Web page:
In Paradise, A Prayer For More Snowmobilers

A roadside sign surrounded by snow marks Paradise, Mich. i i

In Paradise, Mich., a snow-pummeled community on the state's Upper Peninsula, snowmobiling is a favorite pastime. But the number of visiting snowmobilers has gone down in the tough economy. David Greene/NPR hide caption

itoggle caption David Greene/NPR
A roadside sign surrounded by snow marks Paradise, Mich.

In Paradise, Mich., a snow-pummeled community on the state's Upper Peninsula, snowmobiling is a favorite pastime. But the number of visiting snowmobilers has gone down in the tough economy.

David Greene/NPR

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Snowmobilers Rick Drewyour (left) and Carl Harm i i

Rick Drewyour (left) and Carl Harm are Paradise diehards who traveled 170 miles from Traverse City — on their snowmobiles. The rough economy hasn't kept them from their favorite pastime. David Greene/NPR hide caption

itoggle caption David Greene/NPR
Snowmobilers Rick Drewyour (left) and Carl Harm

Rick Drewyour (left) and Carl Harm are Paradise diehards who traveled 170 miles from Traverse City — on their snowmobiles. The rough economy hasn't kept them from their favorite pastime.

David Greene/NPR
Ordained minister Edson Forrester presides over the snowmobile blessing. i i

Ordained minister Edson Forrester presides over the town's annual snowmobile blessing (above). Edson burns cedar and tobacco, then spreads smoke over each vehicle (below), saying, "Creator, protect this snowmobile on its travels." This year, people in Paradise say they're adding an extra prayer for a better economy next year — and more snowmobilers. David Greene/NPR hide caption

itoggle caption David Greene/NPR
Ordained minister Edson Forrester presides over the snowmobile blessing.

Ordained minister Edson Forrester presides over the town's annual snowmobile blessing (above). Edson burns cedar and tobacco, then spreads smoke over each vehicle (below), saying, "Creator, protect this snowmobile on its travels." This year, people in Paradise say they're adding an extra prayer for a better economy next year — and more snowmobilers.

David Greene/NPR
Ordained minister Edson Forrester presides over the snowmobile blessing. i i
David Greene/NPR
Ordained minister Edson Forrester presides over the snowmobile blessing.
David Greene/NPR

In winter, snowmobiling is like a religion in Michigan's Upper Peninsula. Devotees flock to the area, where restaurants advertise "Snowmobilers Welcome," and gas stations serve more snowmobiles than cars. Though some diehards have made the pilgrimage this year, residents say the sinking economy is keeping many tourists home.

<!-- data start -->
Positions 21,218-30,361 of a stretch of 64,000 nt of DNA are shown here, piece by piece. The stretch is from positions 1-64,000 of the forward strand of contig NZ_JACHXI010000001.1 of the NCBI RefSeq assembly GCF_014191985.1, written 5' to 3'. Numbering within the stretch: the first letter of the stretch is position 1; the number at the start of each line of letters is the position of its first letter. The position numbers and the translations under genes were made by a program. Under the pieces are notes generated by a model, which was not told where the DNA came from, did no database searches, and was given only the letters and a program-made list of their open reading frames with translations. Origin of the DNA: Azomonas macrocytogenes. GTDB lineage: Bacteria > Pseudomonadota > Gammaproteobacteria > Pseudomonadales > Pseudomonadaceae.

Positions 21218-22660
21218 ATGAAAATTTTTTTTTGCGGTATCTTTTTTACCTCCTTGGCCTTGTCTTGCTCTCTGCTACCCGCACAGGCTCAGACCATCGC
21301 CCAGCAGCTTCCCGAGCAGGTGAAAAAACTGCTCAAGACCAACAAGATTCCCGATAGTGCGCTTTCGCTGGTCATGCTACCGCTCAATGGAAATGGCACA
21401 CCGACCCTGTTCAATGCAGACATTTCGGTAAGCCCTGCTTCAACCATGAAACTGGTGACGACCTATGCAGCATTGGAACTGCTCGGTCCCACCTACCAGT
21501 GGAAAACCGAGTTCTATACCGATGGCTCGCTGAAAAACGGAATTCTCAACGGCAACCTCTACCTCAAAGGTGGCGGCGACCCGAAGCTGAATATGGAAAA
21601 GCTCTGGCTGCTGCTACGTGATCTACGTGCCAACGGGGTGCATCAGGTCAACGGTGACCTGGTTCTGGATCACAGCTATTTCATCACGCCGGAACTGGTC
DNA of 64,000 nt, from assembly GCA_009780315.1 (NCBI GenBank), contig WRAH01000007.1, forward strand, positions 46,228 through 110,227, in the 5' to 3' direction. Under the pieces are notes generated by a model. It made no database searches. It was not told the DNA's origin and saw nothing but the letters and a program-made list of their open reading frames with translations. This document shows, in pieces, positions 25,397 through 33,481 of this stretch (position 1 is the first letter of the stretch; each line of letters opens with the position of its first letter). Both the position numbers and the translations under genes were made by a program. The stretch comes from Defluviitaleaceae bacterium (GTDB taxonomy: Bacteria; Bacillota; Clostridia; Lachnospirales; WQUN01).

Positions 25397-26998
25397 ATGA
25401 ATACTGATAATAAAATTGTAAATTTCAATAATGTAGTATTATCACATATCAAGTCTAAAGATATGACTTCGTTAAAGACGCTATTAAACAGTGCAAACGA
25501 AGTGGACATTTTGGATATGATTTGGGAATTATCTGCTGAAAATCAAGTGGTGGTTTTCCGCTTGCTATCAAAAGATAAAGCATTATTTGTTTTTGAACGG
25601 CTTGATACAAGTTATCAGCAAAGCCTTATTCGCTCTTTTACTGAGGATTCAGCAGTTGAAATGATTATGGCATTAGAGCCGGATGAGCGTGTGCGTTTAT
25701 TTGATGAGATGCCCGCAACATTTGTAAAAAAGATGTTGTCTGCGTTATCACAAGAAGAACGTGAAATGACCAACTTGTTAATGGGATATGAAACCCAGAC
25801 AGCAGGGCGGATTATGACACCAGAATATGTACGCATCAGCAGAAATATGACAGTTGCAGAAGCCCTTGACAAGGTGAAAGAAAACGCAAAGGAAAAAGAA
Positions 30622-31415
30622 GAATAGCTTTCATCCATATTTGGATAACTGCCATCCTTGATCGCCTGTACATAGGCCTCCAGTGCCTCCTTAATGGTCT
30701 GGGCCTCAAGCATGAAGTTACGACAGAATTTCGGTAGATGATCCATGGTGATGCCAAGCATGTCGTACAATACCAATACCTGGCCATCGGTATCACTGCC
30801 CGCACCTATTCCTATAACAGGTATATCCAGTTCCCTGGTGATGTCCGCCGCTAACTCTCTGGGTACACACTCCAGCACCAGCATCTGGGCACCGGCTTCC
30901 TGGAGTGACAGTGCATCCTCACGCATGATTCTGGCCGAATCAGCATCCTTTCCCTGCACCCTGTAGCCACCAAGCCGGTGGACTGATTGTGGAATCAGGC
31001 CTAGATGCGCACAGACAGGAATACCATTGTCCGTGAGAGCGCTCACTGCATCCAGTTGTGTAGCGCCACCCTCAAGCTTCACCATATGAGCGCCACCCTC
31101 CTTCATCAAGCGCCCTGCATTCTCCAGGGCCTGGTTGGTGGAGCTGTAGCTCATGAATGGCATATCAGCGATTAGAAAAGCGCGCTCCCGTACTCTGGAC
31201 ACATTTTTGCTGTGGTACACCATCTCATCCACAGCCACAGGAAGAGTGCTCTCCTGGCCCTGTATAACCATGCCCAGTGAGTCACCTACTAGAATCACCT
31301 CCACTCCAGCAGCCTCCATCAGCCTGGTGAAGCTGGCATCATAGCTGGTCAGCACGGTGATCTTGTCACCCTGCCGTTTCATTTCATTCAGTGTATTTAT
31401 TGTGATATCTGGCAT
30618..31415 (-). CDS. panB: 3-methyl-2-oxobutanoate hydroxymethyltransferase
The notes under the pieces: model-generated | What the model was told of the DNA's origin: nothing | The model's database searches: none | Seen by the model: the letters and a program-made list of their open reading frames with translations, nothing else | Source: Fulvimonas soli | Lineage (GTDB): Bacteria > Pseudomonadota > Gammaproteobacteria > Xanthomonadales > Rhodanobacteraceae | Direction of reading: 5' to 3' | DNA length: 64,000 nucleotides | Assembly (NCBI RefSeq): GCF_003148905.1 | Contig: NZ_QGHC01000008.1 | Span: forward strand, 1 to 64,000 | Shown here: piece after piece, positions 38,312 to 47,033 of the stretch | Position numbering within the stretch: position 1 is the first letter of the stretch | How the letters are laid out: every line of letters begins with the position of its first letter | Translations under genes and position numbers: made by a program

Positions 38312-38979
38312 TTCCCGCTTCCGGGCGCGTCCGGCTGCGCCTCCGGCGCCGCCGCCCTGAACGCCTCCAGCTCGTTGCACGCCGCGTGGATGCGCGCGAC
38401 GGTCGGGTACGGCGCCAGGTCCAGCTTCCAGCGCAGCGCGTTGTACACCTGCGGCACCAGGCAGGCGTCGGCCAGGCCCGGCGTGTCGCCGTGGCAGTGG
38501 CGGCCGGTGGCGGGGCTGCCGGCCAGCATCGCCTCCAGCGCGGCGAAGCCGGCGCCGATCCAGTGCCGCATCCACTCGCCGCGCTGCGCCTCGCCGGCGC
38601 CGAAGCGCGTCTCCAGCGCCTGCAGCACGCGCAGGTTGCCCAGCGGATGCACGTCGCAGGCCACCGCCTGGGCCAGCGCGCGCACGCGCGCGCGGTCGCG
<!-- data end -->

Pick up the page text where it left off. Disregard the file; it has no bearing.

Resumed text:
The town of Paradise — a snow-pummeled little community on Lake Superior — has a population of 600, a smattering of hotels and miles of snowmobile trails. At the annual pancake breakfast at the community center, Joanne Cook says that most years, by late morning, tourists would be buzzing around everywhere.

"Oh, it would be all snowmobiles; it would be like bumblebees going by," says Cook, who runs a local grocery store.

"Normally, we're really busy with the breakfast here," she says. "It's way down right now. I think it's the economy. Nobody knows if they got a job or not."

When times are uncertain, she says, people don't travel to a place like Paradise for snowmobiling — they stick closer to home. She says she is feeling the effects at her grocery store.

"I used to stay open from 9 to 9. Now I'm down to 9 to 6, Monday through Saturday. I'm closed on Sunday, because there's nobody around," Cook says.

But on this day, the diehard snowmobilers have come — to a snowy field on the edge of town, for the annual snowmobile blessing. Looking like astronauts in their thick snowsuits and helmets, they're gathered around a fire. Remember that bit about snowmobiling being like a religion?

"Creator of the heaven and the Earth, give blessing to these snowmobilers," says ordained minister Edson Forrester, who is in charge of the annual blessing. "God, we ask for your guiding light when blizzards leave us blind, when accidents leave us alone in the dark."

Carl Harm is one of the diehards. He drove to Paradise from Traverse City, Mich., 170 miles away — on his snowmobile. As a mechanical contractor, Harm says, the tight housing market has hurt him.

"Usually I do eight, 10, 12 houses a year. I'm a small contractor. Last year, I had one. This year, I've got one going," he says.

Maybe he has had to tighten his budget, but he has not given up snowmobiling, despite its expense. He and his buddy Rick Drewyour ride together, outfitted in a thousand dollars worth of gear, including helmets installed with voice-activated walkie-talkies.

"Carl is usually in the lead. He can inform me of any other sleds coming toward me," Drewyour says. "If I have a problem, I can tell him I gotta stop, take a potty break, or my sled's making a funny noise or whatever. It makes riding a little more enjoyable."

Before they head out, the minister holds smoking bunches of cedar and tobacco up to each of their snowmobiles. Tobacco, the minister says, is known to carry prayers up to God.

"Creator, protect this snowmobile on its travels. Give it safe passage so it can find its way home," he says.

This year, the people of Paradise say they're adding an extra prayer to that blessing — for next winter to be a little more crowded.

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